Business Irish

Saturday 19 October 2019

Archer targets Dublin as hotel sales hit €220m

Aparthotels and five-star properties are driving the boom in hospitality sector, writes Fearghal O'Connor

A major European hotels investor has said it is
A major European hotels investor has said it is "actively seeking investments" in Dublin as new figures show hotel transactions totalling €220m in the past three months. (stock photo)

Fearghal O'Connor

A major European hotels investor has said it is "actively seeking investments" in Dublin as new figures show hotel transactions totalling €220m in the past three months.

The news comes against the backdrop of Dublin City Council voting to put a limit on the number of hotels in the city.

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But the director of portfolio and fund management at Archer Capital, Guy Pasley-Tyler, said the investment firm "believes in the long-term potential of the Dublin hotel market and is actively seeking investments in the city in order to further diversify its portfolio".

He added: "Its high proportion of international visitation and strong links with the US economy would be complementary to other assets in the portfolio and may enable the market to outperform its peer group over the long term, notwithstanding any short-term challenges."

Pasley-Tyler made the comments at a joint Crowe and Cushman & Wakefield briefing about the Dublin hotel market.

Archer Capital, which manages a portfolio of high-quality European hotels valued at €2bn, has been linked to an expected €100m-plus acquisition of the Conrad Hotel on Earlsfort Terrace. The briefing also heard that the upsurge in development of aparthotels had marked the most significant structural change in the city's hotel market in many years.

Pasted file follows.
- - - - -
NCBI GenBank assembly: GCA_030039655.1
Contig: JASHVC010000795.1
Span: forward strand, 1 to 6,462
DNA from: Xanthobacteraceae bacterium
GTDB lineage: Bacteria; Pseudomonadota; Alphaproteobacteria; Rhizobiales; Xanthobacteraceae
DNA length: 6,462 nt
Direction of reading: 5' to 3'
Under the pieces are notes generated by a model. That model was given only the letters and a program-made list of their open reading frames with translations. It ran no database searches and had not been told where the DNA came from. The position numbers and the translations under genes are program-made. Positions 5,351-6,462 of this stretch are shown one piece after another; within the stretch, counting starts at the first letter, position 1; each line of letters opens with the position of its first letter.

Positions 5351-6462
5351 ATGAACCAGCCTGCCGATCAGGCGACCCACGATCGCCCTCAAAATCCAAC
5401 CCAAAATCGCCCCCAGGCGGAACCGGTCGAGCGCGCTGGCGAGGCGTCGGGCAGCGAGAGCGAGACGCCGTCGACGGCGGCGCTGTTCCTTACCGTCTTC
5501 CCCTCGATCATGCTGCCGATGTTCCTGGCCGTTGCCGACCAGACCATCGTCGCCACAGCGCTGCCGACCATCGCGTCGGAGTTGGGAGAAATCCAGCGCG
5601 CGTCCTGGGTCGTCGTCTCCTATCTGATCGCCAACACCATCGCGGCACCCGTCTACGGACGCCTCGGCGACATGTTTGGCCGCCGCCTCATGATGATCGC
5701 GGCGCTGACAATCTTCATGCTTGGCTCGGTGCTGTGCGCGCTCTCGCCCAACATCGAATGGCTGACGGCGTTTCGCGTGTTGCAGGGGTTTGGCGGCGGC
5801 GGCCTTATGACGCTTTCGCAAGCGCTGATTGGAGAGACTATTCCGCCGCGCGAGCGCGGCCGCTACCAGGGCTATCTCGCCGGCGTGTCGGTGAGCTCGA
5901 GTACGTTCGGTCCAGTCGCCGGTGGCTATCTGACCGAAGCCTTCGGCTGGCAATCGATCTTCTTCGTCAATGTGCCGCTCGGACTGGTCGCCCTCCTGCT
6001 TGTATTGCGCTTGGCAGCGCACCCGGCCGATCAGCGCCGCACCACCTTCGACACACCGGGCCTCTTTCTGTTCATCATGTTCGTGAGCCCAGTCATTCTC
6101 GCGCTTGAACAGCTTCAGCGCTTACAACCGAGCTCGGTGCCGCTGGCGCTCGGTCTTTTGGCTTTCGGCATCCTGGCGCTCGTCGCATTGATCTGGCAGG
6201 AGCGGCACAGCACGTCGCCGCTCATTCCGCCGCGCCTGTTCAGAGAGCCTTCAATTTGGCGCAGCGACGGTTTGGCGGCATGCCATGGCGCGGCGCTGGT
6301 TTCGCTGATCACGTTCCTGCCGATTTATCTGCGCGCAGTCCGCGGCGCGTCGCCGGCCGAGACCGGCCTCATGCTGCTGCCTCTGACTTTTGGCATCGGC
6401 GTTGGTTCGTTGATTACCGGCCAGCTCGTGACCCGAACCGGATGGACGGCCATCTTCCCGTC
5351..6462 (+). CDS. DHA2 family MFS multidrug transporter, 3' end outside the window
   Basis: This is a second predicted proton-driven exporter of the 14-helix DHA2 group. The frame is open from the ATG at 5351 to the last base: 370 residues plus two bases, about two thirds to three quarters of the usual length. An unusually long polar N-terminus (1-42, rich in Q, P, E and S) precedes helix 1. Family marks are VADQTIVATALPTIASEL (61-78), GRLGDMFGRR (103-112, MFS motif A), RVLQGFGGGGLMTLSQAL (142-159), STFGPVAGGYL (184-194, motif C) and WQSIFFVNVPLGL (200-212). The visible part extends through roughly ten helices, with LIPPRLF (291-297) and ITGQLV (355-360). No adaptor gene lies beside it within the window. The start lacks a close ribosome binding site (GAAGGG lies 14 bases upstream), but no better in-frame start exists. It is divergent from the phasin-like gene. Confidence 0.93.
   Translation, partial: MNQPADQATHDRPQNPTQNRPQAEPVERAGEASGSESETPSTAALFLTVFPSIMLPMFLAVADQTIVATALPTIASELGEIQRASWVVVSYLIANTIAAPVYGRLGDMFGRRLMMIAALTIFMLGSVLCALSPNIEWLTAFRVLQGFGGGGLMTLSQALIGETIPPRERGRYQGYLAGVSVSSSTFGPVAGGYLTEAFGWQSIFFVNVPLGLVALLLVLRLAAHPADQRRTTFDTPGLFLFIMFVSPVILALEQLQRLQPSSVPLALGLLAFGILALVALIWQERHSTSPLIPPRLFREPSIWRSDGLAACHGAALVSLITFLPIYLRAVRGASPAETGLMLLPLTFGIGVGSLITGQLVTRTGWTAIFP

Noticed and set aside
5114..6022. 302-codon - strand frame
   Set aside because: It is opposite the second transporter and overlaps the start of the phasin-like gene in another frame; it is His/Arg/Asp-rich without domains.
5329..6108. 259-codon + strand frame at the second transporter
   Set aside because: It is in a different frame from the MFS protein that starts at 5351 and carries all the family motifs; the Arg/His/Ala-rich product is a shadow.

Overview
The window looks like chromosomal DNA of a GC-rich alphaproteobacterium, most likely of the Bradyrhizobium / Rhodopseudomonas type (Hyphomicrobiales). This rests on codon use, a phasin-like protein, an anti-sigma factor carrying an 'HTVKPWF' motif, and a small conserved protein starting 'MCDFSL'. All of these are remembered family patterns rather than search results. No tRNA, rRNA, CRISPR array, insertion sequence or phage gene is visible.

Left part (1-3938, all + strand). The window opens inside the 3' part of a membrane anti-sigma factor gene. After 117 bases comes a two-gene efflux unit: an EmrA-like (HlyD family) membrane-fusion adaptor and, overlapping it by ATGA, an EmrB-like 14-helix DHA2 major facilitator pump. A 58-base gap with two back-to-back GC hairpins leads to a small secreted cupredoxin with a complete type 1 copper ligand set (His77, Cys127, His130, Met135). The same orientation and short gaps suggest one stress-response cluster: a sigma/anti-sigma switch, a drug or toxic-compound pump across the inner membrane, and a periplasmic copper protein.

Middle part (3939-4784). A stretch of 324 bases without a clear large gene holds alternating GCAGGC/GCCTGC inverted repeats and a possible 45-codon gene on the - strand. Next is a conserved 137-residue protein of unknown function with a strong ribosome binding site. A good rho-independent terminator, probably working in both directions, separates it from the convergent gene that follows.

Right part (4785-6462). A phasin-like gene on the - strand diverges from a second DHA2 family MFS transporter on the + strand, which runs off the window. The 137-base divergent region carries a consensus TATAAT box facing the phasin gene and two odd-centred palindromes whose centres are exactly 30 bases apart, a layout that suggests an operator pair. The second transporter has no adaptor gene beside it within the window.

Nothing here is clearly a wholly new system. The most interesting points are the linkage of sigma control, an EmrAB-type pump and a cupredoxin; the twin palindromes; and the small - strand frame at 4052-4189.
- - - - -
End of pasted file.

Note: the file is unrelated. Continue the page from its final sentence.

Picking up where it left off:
Aiden Murphy, partner with Crowe, said that over the next three years, 1,400 rooms of this type - almost a third of planned new hotel stock - will be added to the capital's capacity.

"There are certain factors which are helping to drive the aparthotel market in making them both easier to run and more attractive to a growing number of visitors," said Murphy.

"The pricing model from aparthotels, especially for longer-term stays, is particularly attractive to the corporate market," he said.

"Brexit has also seen executives who are normally UK-based working on Brexit-related projects in the capital and requiring longer stay options, and having an aparthotel suite available for a number of weeks or a number of months meets the needs of this market segment."

The briefing also heard that hotel transaction activity for the three months to the end of September continued to be strong and 2019 remained on target to be ahead of last year.

"Transactions totalled €220m and particularly noteworthy in the market is an emerging trend of five-star/luxury products transacting in the current market," said Isobel Horan, director of Cushman & Wakefield.

This figure was down by 80pc on 2014 but that was due to the number of distressed sales that occurred that year.

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